What Should You Have to Sacrifice to Get a Job?

Catherine Rampell • New York Times - Economix • October 28, 2010

“As part of its nationally representative survey sample of 818 American workers (interviewed between July 19 and Aug. 6), the center asked workers what changes workers should be willing to make to get a job.  Three-quarters of respondents said that the jobless should accept a temporary job, be willing to work in a position of a lower status than previous work, find a job in a different area than they have experience in, and be willing to accept less favorable working hours.”

Gaps in Motherhood Policy

Monica Potts • American Prospect - Tapped • October 27, 2010

“[. . .] women depend on jobs more than they depend on public assistance
[. . .] All this means that more workplace regulations, like forcing all employers to provide paid sick leave and better child care for working parents could do a lot to help low-income women. But paid sick leave bills aren’t going anywhere, even in New York City.”

Todd Lally Has “Never Seen” Gender Discrimination, Therefore It Does Not Exist

Meredith Simons • Slate - XX Factor • October 27, 2010

“At a recent debate, when candidates were asked what they planned to do about the fact that gender discrimination makes Kentucky one of the worst places in America for women to live, Lally responded thusly: ‘I look at women’s issues like any other issue. We have equal rights in this country, we have fought—women have fought very hard for those equal rights. Uh, it’s up to them. I mean my wife is a working woman, she works very, very hard and she’s been very successful. I’ve not seen any barriers in her career and I don’t believe that exists.’”

Workplace Flexibility: Ensuring Success for the 21st Century

Stephen M. Wing • Huffington Post • October 27, 2010

“The Dialogue in Dallas created the opportunity for many stakeholders to exchange valuable viewpoints and experiences, yet much is left to be done in terms of expanding the knowledge and awareness of the positive business and employee benefits of flexibility.”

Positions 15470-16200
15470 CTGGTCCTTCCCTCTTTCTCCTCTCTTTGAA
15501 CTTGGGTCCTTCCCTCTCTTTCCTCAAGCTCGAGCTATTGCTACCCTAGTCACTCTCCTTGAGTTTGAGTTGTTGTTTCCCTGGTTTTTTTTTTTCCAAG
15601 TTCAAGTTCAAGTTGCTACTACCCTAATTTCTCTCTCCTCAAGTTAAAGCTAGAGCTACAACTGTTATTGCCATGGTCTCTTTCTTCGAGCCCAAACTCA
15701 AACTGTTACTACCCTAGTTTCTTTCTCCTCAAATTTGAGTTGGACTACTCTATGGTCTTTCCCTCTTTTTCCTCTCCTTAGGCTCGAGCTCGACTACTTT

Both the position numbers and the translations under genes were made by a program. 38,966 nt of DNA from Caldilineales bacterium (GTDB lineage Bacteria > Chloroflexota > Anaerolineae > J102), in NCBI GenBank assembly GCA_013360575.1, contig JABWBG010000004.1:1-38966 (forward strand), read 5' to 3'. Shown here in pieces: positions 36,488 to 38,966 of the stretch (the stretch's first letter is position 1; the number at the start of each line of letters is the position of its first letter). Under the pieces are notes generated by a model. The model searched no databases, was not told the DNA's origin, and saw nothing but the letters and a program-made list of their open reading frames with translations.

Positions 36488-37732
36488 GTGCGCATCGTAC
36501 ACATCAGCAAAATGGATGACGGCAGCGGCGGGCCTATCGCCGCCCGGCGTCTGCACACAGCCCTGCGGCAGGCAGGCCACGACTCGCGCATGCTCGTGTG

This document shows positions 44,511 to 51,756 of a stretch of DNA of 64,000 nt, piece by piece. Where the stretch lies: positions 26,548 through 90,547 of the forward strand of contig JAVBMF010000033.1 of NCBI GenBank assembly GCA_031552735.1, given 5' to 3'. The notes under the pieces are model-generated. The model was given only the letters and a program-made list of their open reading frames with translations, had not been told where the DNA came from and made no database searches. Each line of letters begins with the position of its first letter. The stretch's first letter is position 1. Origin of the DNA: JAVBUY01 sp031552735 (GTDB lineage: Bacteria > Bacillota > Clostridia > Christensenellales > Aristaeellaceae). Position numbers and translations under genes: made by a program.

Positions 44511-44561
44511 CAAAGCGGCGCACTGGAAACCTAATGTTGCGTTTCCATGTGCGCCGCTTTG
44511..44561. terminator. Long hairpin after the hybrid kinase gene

Obama Administration Highlights Work-Family Balance, Military Families

Katherine Lewis • Katherine's Working Moms Blog • October 26, 2010

“First Lady Michelle Obama addressed the Shriver Women’s Conference, speaking today about the challenges faced by spouses of active duty military. ‘As a working mom, I thought I knew a thing or two about the challenge of balancing a fulltime job with the round-the-clock needs of my family juggling the recitals and conference calls, making those endless to-do lists that I never got through, and often lost feeling like I was falling short both at work and at home,’ Obama said. ‘You want to talk about balancing work and family? Try doing that when your partner has an intense, dangerous, round-the-clock job and that job is located halfway around the world.’”

Global News

Working mothers: why having a baby need not mean the end of your career

Anna Tims • Guardian, UK • October 23, 2010

“Most mothers prefer, of course, to shrink their horizons and enjoy their baby, which is why the pay gap between men and women in their 30s and above widens so unnervingly.  However, impending cuts in child benefit and tax credits, on top of soaring living costs, could impel many middle-income parents to return to work sooner than they might have chosen and, although revised legislation and shifting social attitudes have made it easier to combine career and family, the enormity of the shift from Teletubbies to teleconferencing remains as daunting as it ever was.”

Profiting from sexism

Author Unlisted • Economist • October 21, 2010

“Working women in South Korea earn 63% of what men do. Not all of this is the result of discrimination, but some must be. South Korean women face social pressure to quit when they have children, making it hard to stay on the career fast track. Many large companies have no women at all in senior jobs.  This creates an obvious opportunity. If female talent is undervalued, it should be plentiful and relatively cheap. Firms that hire more women should reap a competitive advantage. And indeed, there is evidence that one type of employer is doing just that.”